Prehistoric Trash Heaps Created Florida Everglades' Tree Islands
Fixed tree island in Shark River Slough, Everglades.
CREDIT: Pablo Ruiz, Florida International University
Heaps of trash left behind by prehistoric humans might have given rise to many of the tree islands found in the Florida Everglades, researchers find.
Tree islands are patches of relatively high and dry ground typically a yard or two high sprinkled throughout the marshes of the Everglades. They serve as havens of life, highly valued hotspots of diversity that provide nesting sites for alligators and refuges for birds, panthers and other wildlife avoiding high waters.
"There are thousands of them," researcher Gail Chmura, a paleoecologist and geomorphologist at McGill University in Montreal, told LiveScience. "Some of these are certainly large enough to support a cottage."
For many years, scientists thought the fixed tree islands — larger, teardrop-shaped kinds of tree islands often found in the main channel of the Everglades, Shark River Slough — rose from protrusions from the rocky layer of the mineral carbonate that lies beneath the marsh. Now, researchers suggest these islands might actually have developed from ancient garbage mounds left behind from human settlements about 5,000 years ago.
These piles of trash, known as middens, held mixes of bones, charcoal, food scraps and human artifacts, such as clay pots and shell tools. They would have provided areas high and dry enough for vegetation to grow, driving the formation of tree islands. In addition, any bones the piles held would have leaked phosphorus, a key nutrient otherwise scarce in the Everglades.
"This goes to show that human disturbance in the environment doesn't always have a negative consequence," Chmura said. "Hundreds to thousands of years ago, some of the things humans did actually created valuable ecosystems."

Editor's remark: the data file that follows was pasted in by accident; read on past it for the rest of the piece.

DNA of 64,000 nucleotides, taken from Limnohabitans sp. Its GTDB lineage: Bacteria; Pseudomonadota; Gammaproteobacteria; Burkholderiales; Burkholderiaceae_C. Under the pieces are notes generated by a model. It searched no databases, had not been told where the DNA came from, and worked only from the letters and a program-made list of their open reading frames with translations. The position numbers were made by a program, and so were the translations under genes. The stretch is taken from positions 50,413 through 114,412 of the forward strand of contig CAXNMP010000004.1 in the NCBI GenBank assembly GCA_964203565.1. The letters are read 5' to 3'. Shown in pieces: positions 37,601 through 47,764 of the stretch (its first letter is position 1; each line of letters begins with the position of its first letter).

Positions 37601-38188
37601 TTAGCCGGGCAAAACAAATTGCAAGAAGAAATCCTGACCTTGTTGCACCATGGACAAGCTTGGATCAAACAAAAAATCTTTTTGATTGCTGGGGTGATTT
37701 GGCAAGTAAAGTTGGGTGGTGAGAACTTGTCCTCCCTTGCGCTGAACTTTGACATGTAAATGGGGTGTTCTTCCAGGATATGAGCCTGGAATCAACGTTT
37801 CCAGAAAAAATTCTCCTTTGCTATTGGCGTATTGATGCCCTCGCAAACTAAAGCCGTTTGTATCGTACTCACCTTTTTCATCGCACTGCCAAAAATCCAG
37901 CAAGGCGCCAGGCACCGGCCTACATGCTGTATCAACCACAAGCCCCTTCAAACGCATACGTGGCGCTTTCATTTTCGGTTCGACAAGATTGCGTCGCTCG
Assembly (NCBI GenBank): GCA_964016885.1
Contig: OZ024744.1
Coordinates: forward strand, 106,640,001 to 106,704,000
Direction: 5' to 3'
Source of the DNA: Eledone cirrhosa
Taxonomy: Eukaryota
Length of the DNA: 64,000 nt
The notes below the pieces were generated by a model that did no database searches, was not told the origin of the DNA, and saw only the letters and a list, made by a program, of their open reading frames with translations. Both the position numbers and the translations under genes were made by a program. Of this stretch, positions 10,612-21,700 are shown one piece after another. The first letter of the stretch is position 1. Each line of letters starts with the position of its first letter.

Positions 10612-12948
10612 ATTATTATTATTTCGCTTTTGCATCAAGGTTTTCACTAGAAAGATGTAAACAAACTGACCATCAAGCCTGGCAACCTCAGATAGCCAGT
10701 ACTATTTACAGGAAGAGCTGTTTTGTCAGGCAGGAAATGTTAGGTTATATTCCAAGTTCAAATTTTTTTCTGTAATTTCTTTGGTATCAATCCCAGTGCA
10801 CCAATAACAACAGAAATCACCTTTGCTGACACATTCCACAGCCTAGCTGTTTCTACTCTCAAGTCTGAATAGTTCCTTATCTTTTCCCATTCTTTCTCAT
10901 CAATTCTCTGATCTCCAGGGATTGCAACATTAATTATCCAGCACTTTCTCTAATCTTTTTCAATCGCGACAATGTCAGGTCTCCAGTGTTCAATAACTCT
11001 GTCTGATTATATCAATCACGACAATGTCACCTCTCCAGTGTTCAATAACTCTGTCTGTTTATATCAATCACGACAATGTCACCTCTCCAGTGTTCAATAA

In a previous study of tree islands, archaeologist Margo Schwadron with the National Park Service cut through what seemed to be layers of carbonate bedrock at the base of two tree islands and found there was actually more soil and a midden below. Later excavations in South Florida found similar "perched carbonate layers."
Chemical analyses of these layers suggest they were made up of carbonates that had dissolved from the underlying bedrock and phosphorus from dissolved bones. Chmura and her colleagues suggest that during South Florida's dry season, tree roots drew in large amounts of groundwater, and the phosphates and carbonates dissolved within seeped out, coalescing as stonelike layers. The settlements that originally threw away this garbage might have been wiped out by diseases introduced by Europeans, she explained.
These perched carbonate layers are key in helping tree islands rebound after fires, researchers said. Since they do not burn, they protect the underlying soil and help keep the islands elevated, allowing vegetation to regrow there after fires. Chmura and her colleagues now want to see when exactly trees started growing on these islands to learn more about the island formation.
Ironically, while human activity helped create these islands, human development now threatens these valuable havens. People are cutting down trees whose roots keep the protective rocky layer in place there. In addition, artificially high water levels maintained year-round by water resource management authorities "could cause these rock layers to dissolve," Chmura said.
Chmura and her colleagues will detail their research on March 22 at the American Geophysical Union's Chapman Conference on Climates, Past Landscapes and Civilizations in Santa Fe, N.M.
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